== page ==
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I'm looking for an explanation on why darker light filters let through less light than lighter filters (secondary/high school level). Although this seems to the layman like the obvious outcome, our science teacher was unable to explain why a darker blue and darker green filter let through less light than a yellow or turquoise filter.

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It's not quite clear to me what you're asking. Are you asking why the Blue filter was darker than the yellow filter? Or you asking what makes a darker filter different than a lighter one? –  Colin K Oct 24 '12 at 13:21
    
Sorry - I mean why does a darker coloured filter (e.g. dark blue) let through less overall light than a light filter (e.g. yellow). If it's relevant, to measure the amount of light we used a solar cell connected to a voltage meter. –  pighead10 Oct 24 '12 at 13:24
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Daylight doesn't contain equal amounts of all colours. The spectrum of daylight peaks around yellow/green, and the amount of energy falls off quite sharply as you move to the blue end of the spectrum. That means even if the width of the blue filter is the same as a green filter, you'll measure less light coming through the blue filter. If you're using artificial light the effect will be even more pronounced as artificial light generally has a lower colour temperature than sunlight.

Incidentally, the response of your solar cell will also vary with the colour of the light, and this may well also be affecting your results. I can't lay my hands on a typical frequency response for a silicon solar cell, but I think the response falls off at the blue end of the spectrum.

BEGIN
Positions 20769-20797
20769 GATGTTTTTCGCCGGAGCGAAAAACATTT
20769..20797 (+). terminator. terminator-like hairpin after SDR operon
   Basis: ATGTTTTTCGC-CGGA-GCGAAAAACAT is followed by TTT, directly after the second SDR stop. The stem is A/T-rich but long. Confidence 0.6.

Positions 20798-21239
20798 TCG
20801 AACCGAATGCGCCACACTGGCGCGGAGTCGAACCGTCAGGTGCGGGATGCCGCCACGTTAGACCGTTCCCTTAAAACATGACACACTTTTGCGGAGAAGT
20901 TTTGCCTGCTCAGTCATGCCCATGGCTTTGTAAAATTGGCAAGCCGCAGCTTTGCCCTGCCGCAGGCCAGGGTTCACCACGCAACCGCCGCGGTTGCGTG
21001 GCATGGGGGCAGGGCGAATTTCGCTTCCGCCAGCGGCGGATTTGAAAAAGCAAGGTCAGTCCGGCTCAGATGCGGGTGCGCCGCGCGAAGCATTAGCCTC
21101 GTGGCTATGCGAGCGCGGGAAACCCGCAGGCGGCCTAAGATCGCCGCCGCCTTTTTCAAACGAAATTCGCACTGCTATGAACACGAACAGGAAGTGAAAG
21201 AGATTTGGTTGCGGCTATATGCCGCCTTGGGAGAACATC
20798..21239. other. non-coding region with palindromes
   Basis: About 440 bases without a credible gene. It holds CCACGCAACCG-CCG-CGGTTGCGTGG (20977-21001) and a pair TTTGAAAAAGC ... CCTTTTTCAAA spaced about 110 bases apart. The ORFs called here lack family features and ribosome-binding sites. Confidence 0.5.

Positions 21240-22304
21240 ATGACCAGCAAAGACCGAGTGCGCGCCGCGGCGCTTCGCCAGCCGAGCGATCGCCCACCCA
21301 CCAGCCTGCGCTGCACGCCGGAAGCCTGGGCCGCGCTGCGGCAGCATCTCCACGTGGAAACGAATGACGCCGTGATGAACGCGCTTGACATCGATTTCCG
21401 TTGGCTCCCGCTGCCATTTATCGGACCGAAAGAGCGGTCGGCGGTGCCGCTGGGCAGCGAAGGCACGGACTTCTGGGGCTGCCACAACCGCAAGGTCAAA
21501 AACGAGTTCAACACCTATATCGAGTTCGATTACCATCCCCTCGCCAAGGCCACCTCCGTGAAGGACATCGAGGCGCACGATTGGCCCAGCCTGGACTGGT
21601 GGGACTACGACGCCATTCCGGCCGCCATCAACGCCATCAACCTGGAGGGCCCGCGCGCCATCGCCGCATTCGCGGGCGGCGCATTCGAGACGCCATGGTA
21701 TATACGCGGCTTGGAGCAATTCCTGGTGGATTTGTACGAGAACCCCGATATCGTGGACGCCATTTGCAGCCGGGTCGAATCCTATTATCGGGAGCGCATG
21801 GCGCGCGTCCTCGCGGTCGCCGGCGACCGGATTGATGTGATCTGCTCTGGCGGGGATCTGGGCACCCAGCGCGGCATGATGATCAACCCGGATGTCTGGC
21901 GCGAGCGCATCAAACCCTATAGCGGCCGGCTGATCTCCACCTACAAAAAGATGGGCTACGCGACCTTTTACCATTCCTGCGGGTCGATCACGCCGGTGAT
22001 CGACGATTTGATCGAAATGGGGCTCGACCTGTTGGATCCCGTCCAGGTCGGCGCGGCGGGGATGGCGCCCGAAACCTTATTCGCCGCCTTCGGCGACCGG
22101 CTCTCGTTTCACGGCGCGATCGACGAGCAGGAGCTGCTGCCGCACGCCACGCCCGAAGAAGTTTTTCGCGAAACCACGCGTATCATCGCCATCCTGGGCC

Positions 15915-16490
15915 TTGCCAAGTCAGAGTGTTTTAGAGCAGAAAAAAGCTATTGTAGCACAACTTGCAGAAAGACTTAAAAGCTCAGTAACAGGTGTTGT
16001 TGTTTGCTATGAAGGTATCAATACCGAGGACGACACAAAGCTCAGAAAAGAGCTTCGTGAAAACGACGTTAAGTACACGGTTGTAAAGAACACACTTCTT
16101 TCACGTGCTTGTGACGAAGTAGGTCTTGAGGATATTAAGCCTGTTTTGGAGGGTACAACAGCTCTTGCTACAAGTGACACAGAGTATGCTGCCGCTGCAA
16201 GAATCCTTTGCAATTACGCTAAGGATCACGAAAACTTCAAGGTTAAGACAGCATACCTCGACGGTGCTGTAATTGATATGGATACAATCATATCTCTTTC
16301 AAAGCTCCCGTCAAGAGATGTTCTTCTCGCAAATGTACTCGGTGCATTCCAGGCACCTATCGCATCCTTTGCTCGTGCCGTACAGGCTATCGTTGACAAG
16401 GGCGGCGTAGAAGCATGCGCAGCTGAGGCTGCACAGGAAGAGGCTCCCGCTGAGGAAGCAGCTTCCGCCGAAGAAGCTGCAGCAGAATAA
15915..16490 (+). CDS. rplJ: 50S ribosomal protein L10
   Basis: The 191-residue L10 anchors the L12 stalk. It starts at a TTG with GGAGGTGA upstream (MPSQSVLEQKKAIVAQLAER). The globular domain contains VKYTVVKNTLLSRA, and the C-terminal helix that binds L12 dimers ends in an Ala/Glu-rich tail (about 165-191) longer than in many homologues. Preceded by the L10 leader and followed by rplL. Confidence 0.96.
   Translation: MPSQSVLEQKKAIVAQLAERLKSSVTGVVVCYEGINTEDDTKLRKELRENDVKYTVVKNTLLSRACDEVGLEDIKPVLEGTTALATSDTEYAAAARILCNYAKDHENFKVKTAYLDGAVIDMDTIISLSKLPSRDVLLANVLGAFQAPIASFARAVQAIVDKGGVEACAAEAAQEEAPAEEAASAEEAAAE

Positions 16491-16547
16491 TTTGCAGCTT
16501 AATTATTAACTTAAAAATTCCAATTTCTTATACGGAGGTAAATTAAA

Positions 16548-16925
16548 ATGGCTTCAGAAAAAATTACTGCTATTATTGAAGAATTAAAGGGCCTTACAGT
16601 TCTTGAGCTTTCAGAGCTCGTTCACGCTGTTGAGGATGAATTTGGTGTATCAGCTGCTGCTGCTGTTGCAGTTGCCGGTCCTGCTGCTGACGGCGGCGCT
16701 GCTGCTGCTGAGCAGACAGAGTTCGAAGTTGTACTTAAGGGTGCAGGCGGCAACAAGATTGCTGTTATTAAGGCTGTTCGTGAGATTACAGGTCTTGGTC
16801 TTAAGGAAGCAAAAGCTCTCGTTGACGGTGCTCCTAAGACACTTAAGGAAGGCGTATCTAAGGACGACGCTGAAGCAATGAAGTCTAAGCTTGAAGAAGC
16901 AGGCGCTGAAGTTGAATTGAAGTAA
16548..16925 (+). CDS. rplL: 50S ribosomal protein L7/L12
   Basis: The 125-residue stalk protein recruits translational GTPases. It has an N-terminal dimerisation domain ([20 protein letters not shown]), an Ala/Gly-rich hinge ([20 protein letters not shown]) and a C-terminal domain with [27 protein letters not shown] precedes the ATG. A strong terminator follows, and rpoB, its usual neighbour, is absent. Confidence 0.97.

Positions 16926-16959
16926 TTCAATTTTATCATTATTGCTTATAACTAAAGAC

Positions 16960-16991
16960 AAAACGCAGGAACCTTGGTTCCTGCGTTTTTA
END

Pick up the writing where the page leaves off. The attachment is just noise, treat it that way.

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You're right about silicon. Typical silicon detectors have their sensitivity peak in the greenish range. They start to suck really fast in both UV and IR. –  Colin K Oct 24 '12 at 15:57
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Actually, if you also refer to how bright the transmitted light looks and not just artificial detector measurement, the dependency of average retinal response to frequency is more important than distribution of color energy from the Sun (yes, after passing the atmosphere the peak is greenish yellow.) Our eyes' average sensitivity for daylight (rods) also peaks in yellow-green around 555 nm, and are less sensitive to blue and red (which look darker, all else being equal.) Furthermore, "yellow" filters let in a broader band of light (typically red through green) than do red or blue filters, and this makes them look even brighter (such that yellow goggles barely make things look darker.) If they are yellowish from blocking the violet and far blue but let in longer blue and blue-green, they won't even affect night vision much.

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